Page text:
1. Things to Do in the Belly of the Whale
  2. From Blossoms
  3. Wild Geese
  4. The Peace of Wild Things
  5. My Gift to You
  6. Departing Spring
  7. The Skylark
  8. What a Strange Thing!
  9. Although The Wind …
  10. The Old Pond
  11. Spring Is Like A Perhaps Hand
  12. Hast thou 2 loaves of bread …
  13. Youth and Age
  14. A Postcard From the Volcano
  15. The Kraken
  16. He wishes for the Cloths of Heaven
  17. There Is a Solitude of Space
  18. Because I Could Not Stop for Death
  19. Mad Song
  20. Answer July
  21. Success Is Counted Sweetest
  22. Hope Is the Thing with Feathers
  23. The Bluebird
  24. A Vision of the End
  25. The Crying of Water
  26. A Rose Has Thorns As Well As Honey
  27. Winter
  28. The Dark Cavalier
  29. There is no Life or Death
  30. Sheep in Winter
  31. To a Snowflake
  32. Sextain
  33. A Crocodile
  34. Sea Fever
  35. The Giant Cactus of Arizona
  36. The Coming of Night
  37. Going to the Picnic
  38. Moon Tonight
  39. A Southern Night
Snow

Cold, moist, young phlegmy winter now doth lie
In swaddling clouts, like new-born infancy; 
Bound up with frosts, and fur’d with hail & snows,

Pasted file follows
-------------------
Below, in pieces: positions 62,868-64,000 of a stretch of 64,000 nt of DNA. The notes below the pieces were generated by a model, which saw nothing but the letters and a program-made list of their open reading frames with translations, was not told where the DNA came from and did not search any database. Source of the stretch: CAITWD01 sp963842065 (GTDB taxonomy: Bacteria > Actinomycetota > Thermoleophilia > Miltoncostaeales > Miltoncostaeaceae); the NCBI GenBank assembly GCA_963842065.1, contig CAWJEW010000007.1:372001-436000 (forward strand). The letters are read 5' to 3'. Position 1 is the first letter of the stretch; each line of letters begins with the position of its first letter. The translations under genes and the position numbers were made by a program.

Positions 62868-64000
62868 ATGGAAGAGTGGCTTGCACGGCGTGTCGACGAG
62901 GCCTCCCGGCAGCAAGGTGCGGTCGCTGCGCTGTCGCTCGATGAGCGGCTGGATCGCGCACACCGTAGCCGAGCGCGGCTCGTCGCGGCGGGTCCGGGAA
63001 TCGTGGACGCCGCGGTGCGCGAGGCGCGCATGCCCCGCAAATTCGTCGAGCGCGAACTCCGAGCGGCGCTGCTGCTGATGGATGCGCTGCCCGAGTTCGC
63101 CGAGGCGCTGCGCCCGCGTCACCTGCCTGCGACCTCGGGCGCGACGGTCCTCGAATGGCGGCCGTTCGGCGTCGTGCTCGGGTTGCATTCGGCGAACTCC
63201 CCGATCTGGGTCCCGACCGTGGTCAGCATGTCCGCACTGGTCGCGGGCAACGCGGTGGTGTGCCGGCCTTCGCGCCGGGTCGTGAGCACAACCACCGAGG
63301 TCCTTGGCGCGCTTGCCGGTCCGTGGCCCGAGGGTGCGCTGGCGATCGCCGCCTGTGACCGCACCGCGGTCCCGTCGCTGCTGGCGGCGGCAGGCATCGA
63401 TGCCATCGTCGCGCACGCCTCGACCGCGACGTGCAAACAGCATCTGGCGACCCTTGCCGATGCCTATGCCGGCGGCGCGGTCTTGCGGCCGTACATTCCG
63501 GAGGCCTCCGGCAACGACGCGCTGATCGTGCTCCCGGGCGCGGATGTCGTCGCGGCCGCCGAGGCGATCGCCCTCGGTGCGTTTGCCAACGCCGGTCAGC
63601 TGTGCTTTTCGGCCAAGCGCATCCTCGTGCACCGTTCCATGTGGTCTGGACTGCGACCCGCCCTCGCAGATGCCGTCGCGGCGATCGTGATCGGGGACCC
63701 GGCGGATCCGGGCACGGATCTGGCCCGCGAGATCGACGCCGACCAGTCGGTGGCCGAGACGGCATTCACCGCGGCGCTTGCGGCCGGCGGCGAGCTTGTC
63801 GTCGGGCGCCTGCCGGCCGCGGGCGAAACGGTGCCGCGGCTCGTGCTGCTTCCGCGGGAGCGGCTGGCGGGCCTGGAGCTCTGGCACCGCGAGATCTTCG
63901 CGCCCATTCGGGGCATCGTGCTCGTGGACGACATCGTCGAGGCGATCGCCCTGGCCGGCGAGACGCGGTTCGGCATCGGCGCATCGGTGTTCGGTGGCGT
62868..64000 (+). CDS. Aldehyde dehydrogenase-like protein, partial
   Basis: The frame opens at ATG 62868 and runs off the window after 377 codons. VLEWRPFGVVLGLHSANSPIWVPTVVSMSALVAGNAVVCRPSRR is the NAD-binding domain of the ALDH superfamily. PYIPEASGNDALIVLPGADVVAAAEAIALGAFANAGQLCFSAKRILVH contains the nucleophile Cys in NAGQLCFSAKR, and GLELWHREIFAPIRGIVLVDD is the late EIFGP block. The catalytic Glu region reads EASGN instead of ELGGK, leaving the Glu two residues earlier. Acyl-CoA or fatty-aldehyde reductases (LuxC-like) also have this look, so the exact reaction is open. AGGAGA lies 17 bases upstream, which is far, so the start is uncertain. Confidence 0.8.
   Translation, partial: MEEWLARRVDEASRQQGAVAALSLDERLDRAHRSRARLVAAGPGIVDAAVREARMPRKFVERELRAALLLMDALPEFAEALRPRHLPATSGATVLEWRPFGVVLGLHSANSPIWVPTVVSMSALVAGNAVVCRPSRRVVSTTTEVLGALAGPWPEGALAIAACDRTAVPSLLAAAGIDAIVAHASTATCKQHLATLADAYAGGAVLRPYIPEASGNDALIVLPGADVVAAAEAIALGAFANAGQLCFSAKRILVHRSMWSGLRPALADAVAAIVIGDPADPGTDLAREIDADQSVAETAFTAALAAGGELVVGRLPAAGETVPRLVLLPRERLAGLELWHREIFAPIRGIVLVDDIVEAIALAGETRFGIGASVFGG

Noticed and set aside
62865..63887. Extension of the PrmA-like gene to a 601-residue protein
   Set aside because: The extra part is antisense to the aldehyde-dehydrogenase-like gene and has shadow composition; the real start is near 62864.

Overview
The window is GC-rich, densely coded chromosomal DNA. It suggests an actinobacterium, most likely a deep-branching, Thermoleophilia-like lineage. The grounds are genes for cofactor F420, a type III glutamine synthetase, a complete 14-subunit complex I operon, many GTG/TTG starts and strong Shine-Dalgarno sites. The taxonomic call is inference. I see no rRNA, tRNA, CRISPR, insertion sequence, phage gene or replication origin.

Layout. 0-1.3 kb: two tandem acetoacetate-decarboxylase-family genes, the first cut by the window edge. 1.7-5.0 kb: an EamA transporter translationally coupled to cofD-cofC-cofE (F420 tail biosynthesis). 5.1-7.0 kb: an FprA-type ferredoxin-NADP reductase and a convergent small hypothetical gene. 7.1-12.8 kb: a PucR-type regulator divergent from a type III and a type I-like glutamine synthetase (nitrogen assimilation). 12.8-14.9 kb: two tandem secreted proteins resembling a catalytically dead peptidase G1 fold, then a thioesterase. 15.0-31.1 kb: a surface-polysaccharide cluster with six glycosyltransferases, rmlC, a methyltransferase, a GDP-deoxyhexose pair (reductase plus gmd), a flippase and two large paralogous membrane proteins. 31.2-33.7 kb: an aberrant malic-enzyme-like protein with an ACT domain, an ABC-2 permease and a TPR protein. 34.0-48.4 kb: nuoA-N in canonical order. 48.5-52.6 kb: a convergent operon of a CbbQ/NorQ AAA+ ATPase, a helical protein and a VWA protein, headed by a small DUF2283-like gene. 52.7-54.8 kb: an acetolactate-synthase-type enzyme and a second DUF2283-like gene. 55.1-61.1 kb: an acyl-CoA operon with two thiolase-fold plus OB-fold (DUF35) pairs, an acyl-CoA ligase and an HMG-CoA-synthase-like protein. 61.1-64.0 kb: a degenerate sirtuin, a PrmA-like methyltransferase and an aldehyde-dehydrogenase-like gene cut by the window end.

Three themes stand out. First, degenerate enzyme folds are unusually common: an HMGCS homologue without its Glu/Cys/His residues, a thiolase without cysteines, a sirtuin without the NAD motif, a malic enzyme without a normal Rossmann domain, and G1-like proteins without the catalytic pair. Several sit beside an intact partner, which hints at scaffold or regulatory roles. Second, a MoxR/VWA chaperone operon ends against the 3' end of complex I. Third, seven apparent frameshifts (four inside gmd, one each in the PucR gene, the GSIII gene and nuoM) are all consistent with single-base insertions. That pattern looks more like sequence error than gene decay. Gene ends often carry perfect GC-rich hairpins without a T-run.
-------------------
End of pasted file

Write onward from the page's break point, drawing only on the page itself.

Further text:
And, like an infant, still it taller grows. 
December is my first, and now the sun 
To the southward Tropick his swift race doth run. 
This month he’s hous’d in horned Capricorn
From thence he ’gins to length the shortened morn, 
Through Christendom with great festivity, 
Now’s held (but guessed) for blest Nativity. 
Cold, frozen January next comes in,
Chilling the blood, and shrinking up the skin.
In Aquarius now keeps the long-wish’d sun,
And northward his unwearied course doth run.
The day much longer than it was before, 
The cold not lessened, but augmented more.
Now toes and ears, and fingers often freeze,
And travelers their noses sometimes leese.
Moist snowy February is my last,
I care not how the winter-time doth haste.
In Pisces now the golden sun doth shine, 
And northward still approaches to the line.
The rivers ’gin to ope, the snows to melt, 
And some warm glances from his face are felt;
Which is increased by the lengthen’d day, 
Until by’s heat, he drive all cold away. 
And thus the year in circle runneth round; 
Where first it did begin, in th’ end its found.

Anne Bradstreet (1612–1672) was an England-born American poet, and the first woman to be recognized as an accomplished New World Poet.


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